Hard to look beyond Turkey today. The central bank will issue its quarterly inflation report and has called an emergency policy meeting thereafter and will deliver a verdict at midnight local time. All very cloak and dagger.
The central bank, under heavy political pressure, has so far not raised interest rates but is instead burning through its reserves to defend the tumbling lira with only limited success.
It has floated the idea of “additional tightening days” when it will fund the interbank market at a higher rate, which is essentially monetary tightening by the back door. But in the throes of a full-on emerging market selloff it’s hard to see that doing the trick.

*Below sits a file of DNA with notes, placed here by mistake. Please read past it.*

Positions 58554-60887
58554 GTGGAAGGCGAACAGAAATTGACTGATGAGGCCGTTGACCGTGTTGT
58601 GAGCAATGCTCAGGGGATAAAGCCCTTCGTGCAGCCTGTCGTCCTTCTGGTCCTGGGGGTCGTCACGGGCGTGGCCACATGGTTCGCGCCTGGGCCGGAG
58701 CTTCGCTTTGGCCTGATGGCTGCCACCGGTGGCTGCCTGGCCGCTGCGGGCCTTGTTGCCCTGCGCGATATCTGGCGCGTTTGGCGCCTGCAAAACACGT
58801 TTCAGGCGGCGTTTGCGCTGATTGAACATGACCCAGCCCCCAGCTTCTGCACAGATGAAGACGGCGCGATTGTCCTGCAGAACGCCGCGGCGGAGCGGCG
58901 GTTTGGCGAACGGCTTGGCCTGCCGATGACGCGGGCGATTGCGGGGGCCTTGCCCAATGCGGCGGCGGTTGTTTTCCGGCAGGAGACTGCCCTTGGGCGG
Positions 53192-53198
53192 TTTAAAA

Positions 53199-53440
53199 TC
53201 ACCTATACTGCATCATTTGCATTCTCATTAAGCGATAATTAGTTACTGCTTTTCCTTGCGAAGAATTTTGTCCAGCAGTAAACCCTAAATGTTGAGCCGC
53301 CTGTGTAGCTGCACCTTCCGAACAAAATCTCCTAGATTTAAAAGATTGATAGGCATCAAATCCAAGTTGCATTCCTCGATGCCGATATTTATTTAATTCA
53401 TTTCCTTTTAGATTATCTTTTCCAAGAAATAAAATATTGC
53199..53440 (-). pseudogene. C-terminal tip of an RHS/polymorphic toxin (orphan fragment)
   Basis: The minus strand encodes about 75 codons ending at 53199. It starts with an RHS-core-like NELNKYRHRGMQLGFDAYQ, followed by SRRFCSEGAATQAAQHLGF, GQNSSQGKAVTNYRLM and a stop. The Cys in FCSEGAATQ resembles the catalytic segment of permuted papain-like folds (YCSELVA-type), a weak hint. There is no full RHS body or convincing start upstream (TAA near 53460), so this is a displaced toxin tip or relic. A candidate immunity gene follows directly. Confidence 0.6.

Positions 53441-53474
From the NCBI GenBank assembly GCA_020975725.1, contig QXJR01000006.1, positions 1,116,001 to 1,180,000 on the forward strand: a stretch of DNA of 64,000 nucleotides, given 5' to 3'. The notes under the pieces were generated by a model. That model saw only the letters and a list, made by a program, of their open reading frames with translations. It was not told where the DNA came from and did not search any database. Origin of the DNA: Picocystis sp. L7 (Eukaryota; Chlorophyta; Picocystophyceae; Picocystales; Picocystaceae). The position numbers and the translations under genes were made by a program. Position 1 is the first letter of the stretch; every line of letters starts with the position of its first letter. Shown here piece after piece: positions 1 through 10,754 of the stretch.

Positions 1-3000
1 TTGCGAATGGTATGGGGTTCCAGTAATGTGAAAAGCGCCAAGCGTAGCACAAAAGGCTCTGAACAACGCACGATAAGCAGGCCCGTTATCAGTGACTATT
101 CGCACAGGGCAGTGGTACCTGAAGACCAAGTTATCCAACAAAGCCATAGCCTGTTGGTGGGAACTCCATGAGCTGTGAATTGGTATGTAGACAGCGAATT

The consensus is that a sharp interest rate rise will be required to prevent a run on the currency, something Prime Minister Tayyip Erdogan has vociferously spoken out against. Erdogan’s purging of the police and judiciary in response to a corruption inquiry that has got uncomfortably close to him has unnerved investors.
The central bank said it would “take necessary policy measures for price stability” at its first such extraordinary meeting since August 2011 at the height of the euro zone debt crisis.